On Friday DH asked for my help changing some bindings on a pair of old skis. Now, DH grew up in apartments as the son of a man with zero hands-on skills, and has close to zero himself. Though he is by nature an imperturbable person, on this one subject DH can be a little touchy. He knows that competence with tools is considered a feature of masculinity. (A couple of years ago, he learned the concept of a “Honey Do” list, and was charmed by the phrase. In our family, any such lists are for me.)

dewrdc970k-2rDH was working in the basement, and planned to use my DeWalt screw gun. I wasn’t exactly sure what help he needed, but I followed him downstairs.

He was standing at the table holding the DeWalt, looking worried. “How do you work it?” he asked. When I started to smile, he said defensively, “I’ve never used one of these.”

I showed him how to snap the forward and reverse gears, and handed the gun back to him. DH took it gingerly. He removed his glasses so he could see better for the operation. Picking up a screw, he attempted to balance it on the upturned point of the Phillips head bit. Seeing him bent over as if in prayer, his nose two inches from the wobbling screw, I unfortunately began to giggle.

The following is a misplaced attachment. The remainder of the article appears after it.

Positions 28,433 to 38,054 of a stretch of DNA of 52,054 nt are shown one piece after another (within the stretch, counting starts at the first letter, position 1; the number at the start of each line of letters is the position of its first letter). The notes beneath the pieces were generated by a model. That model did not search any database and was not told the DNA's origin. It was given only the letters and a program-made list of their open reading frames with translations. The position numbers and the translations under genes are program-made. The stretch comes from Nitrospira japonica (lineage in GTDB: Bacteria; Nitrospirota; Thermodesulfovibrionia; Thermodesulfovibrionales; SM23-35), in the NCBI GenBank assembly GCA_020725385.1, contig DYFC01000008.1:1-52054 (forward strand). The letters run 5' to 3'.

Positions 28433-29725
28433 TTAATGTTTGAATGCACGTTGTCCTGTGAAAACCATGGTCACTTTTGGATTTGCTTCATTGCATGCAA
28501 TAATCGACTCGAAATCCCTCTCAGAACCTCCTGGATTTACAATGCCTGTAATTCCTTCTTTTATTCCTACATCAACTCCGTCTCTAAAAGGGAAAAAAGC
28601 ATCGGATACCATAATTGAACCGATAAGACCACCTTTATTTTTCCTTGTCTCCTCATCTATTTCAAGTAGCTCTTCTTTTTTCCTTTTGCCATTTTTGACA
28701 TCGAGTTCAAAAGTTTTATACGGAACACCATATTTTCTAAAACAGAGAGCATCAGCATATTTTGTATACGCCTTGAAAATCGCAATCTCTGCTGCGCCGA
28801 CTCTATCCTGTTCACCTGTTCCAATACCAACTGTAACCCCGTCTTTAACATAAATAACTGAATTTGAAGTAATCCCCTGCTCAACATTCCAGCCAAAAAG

DH straightened up immediately and handed me the screw gun. We put his new bindings on together.

*   *   *   *

Yesterday morning, Stash was so wired before barn chores, he took off at a gallop. I was terrified he would run onto the highway. Clearly he was not getting enough exercise. I asked DH to set me up with an old pair of cross-country skis. I would take Stash for a few circuits of the back pasture to tire him out.